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Politics News

Sub-Sahara Africa urged to invest more in education

The Chief Economist at the World Bank Liberia Office Mr. Daniel K. Boakye calls on Sub-Saharan countries to invest more in education to help in reduction or ending poverty.“Far too many children don’t have basic literacy skills; the new analysis undertaken by the World Bank and UNESCO shows that 52 percent of children at or near the end of primary school age cannot read,” he notes.

Mr. Boakye made the observation Thursday, October 17, 2019, at the observance of End Poverty Day, a day which is aim at eradicating poverty from Sub-Saharan countries. The program held at the World Bank Liberia Office in German Embassy Compound, Oldest Congo Town, is celebrated throughout Africa.The End Poverty Day brought together students from various schools here to share their ideas on poverty and how they think it can be reduced.

In introductory remarks, Chief Economist Boakye explains that in absolute number, 270 million children between ages 10-14 are caught in the learning gap, adding that in low income countries, the rate is at 80 percent.

He further discloses that in some Sub-Saharan countries, it is estimated that more than 80 percent children cannot read a single word by Grade 3 level.
“This high rate of learning poverty and slow progress in low and middle income countries is an early warning sign that global education goals are at risk, and threatens efforts to end poverty”, he warns.

According to him, most of the countries that the World Bank works with have various challenges, but the key challenge facing most Sub-Saharan African countries is poverty. “But if we are able to address poverty in Africa, it will go a long way in reducing poverty globally.”

Mr. Boakye defines poverty as lack of basic necessity of life, noting that when you are poor and don’t even have food to eat, it becomes one of the characteristics of poverty. He names other characteristics as access to basic health services, including education, good or safe drinking water, among others.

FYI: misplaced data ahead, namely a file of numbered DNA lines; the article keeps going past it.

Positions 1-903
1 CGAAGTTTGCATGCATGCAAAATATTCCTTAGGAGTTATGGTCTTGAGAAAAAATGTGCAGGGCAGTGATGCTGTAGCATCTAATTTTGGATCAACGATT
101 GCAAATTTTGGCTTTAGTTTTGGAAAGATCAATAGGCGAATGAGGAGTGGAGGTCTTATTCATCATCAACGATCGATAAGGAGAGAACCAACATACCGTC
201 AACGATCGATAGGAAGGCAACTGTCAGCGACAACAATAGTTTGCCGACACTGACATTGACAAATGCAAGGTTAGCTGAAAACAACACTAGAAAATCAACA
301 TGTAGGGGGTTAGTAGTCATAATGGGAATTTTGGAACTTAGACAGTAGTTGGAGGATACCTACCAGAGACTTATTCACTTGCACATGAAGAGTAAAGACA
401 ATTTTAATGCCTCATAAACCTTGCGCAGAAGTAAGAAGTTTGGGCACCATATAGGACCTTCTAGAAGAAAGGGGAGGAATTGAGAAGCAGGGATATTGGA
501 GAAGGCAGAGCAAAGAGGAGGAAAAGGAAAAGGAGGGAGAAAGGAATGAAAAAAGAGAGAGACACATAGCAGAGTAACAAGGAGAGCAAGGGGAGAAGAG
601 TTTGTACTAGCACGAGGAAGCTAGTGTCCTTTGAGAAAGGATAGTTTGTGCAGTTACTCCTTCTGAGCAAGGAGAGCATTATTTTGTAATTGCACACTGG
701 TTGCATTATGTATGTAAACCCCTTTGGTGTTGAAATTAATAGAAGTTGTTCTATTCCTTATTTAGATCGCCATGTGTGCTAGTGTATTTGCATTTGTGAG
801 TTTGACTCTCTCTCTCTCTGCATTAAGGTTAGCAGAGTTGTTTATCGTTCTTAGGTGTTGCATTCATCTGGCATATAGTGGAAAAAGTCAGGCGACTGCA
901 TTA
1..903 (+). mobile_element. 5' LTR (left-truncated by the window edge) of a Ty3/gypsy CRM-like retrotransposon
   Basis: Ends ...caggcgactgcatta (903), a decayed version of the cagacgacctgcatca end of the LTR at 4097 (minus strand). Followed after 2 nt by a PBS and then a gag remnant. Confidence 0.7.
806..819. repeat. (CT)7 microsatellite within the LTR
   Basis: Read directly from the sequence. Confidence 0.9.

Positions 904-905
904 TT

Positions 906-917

“Today as part of the agenda in ending poverty, the World Bank is focusing on the importance of access to education, as the way of reducing poverty. It will amaze you to know that among all the key instruments that are needed to reduce poverty, education is considered first priority.”

The Chief Economist says the first thing that every parent, who doesn’t have money needs to do is focus on his or her children’s education, and once it is attained, a person is automatically on his way come out of poverty.

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“Reason is that a child will study and achieve certificate that will show a particular profession that will bring employment to help the family and others.”
A District Education Officer from Montserrado stresses that survey conducted by the World Bank should be taken into consideration in making sure children acquire reading skills.

“One of our responsibilities as DEO is to monitor our schools and make sure that teachers meet the required standards, so as to give back to the students, because if the teacher is not prepared, he won’t be able to properly teach a student”, the DEO underscores.
“When you cannot read with understanding, it’s not possible to have anything done; people will have to make decision for you, and we don’t want this for our children.”

The Principal of the B.W. Elementary school Ms. Sarah S. Barclay says to enable children acquire better reading skills, she has introduced Early Childhood Development, saying, “When the development of any child is well done, it means the foundation of that child is being built.”By Lewis S. Teh

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